Sound public policies are rooted in evidence: If gender-transformative policy change is to be achieved, policymakers, advocates and thought leaders must have a credible evidence base from which to develop sustainable solutions.
As the world’s premier research institute advancing gender equality, ICRW draws on the expertise of researchers across various issue areas and disciplines to inform policy initiatives at the national (USA, India and Uganda), regional (Africa, Asia) and international levels. Our policy team works with researchers across the globe to identify policy solutions and advocate for meaningful, measurable results. We educate policymakers through direct outreach, lead and participate in issue-based coalitions and provide technical assistance to government officials and advocates around the world.
Through its evidence-based policy advocacy, ICRW has put issues like child marriage and HIV stigma on the map. Our initial review of evaluated solutions to end child marriage influenced policy at the UN, across numerous South Asian Governments and in Washington, among others. Our HIV experts developed UN indicators for reducing HIV stigma among women and girls and shaped flagship HIV reduction efforts at the U.S. Department of State. We have advocated for policies to end gender-based violence in India and the United States, and evaluated the impact of the former. ICRW has consultative status at the United Nations, through which we have shaped resolutions and dialogue from the General Assembly to the Commission on the Status of Women.
Today, ICRW is uniquely poised to bring evidence-based solutions forward, and to advocate for gender equality globally. With offices in the United States, India, and Uganda, ICRW provides not only truly global advocacy in the United Nations, but also regional and national advocacy in North America, Asia and Africa.
ICRW also serves as the Co-Chair of the U.S. chapter of Girls Not Brides. For the latest resources from the coalition, click here.
This paper articulates a vision for a more feminist UN and recommends both transformative and practical steps that can be taken by a number of actors, including the next Secretary-General, to achieve it.Read more
This report lays out the top six things Secretary-General Guterres should do in order to create an agenda that truly puts gender equality at the forefront of the United Nations.Read more
ICRW launches a pioneering research program in 13 countries in Africa, Asia and Latin America to investigate the factors that increase women’s vulnerability to HIV. Ten years later, in 2000, ICRW drew upon the findings of this program to deliver a plenary address, “Gender, Sexuality, and HIV/AIDS: the What, the Why, and the How” at the 13th International AIDS Conference in South Africa.
ICRW establishes a local office in New Delhi, India, to coordinate a groundbreaking five-year study to document the prevalence of domestic violence. The findings are used to advocate for the 2005 passage of a national law to decrease domestic violence.
Drawing on decades of evidence on the causes, consequences and solutions for child marriage, ICRW co-founds the U.S. Child Marriage Coalition—which would later become the first National Partnership of Girls Not Brides—and begins a successful campaign to educate U.S. policymakers and advocate for legislation that would integrate child marriage prevention and response into U.S. foreign policy and assistance.
ICRW co-leads the U.N. Millennium Project Task Force on Education and Gender Equality and recommends seven strategic priorities to achieve women’s empowerment and gender equality, Goal 3 of the Millennium Development Goals. This paved the foundation for future work identifying women’s rights issues that were left off of the MDGs and should be incorporated into the successor framework in 2015.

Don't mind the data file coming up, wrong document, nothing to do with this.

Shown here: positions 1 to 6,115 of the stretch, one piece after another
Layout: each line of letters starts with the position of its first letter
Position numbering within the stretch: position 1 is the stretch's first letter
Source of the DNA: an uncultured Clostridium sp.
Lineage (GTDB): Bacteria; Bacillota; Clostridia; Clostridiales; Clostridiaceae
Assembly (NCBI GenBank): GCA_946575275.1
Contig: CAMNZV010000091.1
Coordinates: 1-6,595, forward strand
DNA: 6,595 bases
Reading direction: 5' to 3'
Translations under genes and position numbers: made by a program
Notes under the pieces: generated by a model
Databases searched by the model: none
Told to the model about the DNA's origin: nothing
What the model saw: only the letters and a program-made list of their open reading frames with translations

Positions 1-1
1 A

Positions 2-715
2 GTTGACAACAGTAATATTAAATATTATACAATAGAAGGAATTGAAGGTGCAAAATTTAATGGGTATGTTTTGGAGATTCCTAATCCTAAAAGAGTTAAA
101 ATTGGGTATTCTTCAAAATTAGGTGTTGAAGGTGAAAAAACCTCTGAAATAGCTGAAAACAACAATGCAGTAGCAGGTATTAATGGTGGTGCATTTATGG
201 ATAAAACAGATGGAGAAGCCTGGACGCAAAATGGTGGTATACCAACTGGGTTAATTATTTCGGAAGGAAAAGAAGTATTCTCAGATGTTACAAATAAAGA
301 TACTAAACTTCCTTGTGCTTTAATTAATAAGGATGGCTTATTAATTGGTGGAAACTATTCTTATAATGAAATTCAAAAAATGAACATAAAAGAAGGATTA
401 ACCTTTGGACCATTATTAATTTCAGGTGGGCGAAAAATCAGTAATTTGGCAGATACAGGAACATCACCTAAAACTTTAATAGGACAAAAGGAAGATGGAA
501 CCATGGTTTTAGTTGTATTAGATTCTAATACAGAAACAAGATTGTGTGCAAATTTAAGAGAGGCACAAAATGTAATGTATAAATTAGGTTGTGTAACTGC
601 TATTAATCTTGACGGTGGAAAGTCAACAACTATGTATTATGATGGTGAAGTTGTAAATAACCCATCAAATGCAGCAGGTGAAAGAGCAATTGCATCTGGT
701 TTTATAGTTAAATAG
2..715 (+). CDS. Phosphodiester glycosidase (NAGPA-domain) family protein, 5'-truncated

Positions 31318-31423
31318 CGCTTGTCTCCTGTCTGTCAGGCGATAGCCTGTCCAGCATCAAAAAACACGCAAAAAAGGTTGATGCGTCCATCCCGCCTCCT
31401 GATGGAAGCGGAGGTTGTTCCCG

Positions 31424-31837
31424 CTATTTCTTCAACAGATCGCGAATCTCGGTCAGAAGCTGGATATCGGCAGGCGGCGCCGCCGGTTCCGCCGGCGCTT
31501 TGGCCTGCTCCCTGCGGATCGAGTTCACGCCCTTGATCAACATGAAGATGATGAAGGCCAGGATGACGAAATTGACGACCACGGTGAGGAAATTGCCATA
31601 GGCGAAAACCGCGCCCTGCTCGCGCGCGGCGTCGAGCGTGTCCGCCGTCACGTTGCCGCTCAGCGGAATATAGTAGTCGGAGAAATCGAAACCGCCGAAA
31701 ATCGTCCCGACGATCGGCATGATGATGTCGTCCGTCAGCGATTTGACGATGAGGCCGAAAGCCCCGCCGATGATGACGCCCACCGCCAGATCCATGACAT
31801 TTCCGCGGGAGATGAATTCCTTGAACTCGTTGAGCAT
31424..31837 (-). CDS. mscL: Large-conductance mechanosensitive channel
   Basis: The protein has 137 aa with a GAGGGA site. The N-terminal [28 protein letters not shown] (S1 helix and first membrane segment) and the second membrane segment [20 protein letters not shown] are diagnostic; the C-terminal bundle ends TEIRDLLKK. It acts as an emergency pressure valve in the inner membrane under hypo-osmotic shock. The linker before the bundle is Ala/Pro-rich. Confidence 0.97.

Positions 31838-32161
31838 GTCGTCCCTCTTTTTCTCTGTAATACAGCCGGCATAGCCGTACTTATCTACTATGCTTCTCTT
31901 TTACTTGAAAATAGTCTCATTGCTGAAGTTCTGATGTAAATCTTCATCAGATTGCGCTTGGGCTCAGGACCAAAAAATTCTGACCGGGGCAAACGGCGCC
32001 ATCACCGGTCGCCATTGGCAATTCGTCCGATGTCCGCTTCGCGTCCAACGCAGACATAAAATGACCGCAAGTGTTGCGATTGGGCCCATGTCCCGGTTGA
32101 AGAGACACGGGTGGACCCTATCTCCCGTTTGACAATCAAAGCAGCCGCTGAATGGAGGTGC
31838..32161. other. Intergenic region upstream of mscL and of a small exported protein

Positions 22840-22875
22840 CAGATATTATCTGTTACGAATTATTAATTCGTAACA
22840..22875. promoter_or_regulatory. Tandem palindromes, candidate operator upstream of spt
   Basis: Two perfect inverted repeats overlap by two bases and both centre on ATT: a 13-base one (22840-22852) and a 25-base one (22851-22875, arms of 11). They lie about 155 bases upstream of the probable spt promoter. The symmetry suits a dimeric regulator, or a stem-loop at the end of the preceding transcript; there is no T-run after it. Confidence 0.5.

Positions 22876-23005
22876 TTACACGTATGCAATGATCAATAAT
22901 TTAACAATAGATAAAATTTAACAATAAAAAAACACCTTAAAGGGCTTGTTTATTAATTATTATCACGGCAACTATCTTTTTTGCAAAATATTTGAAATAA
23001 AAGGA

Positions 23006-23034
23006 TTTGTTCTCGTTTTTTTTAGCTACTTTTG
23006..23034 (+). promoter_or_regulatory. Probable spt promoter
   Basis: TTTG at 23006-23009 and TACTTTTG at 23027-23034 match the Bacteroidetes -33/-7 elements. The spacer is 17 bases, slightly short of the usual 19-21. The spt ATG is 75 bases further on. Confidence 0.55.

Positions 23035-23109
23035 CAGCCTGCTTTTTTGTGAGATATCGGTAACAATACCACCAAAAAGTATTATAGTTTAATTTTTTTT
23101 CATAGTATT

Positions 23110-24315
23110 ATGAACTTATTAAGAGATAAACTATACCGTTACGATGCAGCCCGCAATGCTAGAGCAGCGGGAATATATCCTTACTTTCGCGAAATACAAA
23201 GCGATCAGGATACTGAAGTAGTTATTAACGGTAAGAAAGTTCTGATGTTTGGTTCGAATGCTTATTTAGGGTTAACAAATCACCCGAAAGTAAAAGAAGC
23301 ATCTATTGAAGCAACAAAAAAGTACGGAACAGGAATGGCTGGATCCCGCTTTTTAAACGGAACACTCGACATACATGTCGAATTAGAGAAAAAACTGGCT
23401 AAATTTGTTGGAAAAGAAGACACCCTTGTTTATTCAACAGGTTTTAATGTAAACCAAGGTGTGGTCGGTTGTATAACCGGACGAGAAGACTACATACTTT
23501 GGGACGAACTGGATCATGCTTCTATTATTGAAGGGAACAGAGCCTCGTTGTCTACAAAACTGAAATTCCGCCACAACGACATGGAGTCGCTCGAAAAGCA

Millennium Development Goals: ICRW co-authored the mid-term progress report on MDG 3, sounding the alarm on forgotten issues like child marriage, gender-based violence and property rights. ICRW helped develop the International Protecting Girls by Preventing Child Marriage Act (H.R. 2103), which directed the President, through the Secretary of State, to establish a multi-year strategy to prevent child marriage in developing countries and to promote the empowerment of girls at risk of child marriage.
ICRW President Sarah Kambou was appointed to the White House Global Development Council, whose mandate is to inform and provide advice to the President and other senior U.S. officials on issues related to U.S. global development policies and practices. ICRW’s child marriage coalition becomes the first national partnership of Girls Not Brides, which is launched by the Elders at the Clinton Global Initiative.
ICRW and Girls Not Brides USA secure a major victory when key provisions of the Protecting Girls by Preventing Child Marriage Act are passed through the contributed language to the Violence Against Women Reauthorization Act, mandating the Secretary of State to develop a strategy to end child marriage
ICRW worked with a coalition of groups championing girls’ rights in the world’s next development framework, the Sustainable Development Goals (SDGs), which are adopted by the General Assembly and include many of ICRW’s recommendations, including targets to end child marriage, Female Genital Mutilation and gender-based violence, secure property rights and achieve sexual and reproductive health and rights, among others.
ICRW led a coalition of groups pushing for the U.S. Global Strategy to Empower Adolescent Girls, the world’s first piece of foreign policy solely dedicated to the rights and empowerment of this demographic. The Strategy incorporates many of ICRW’s recommendations and quotes ICRW research on child marriage, girls’ education and more.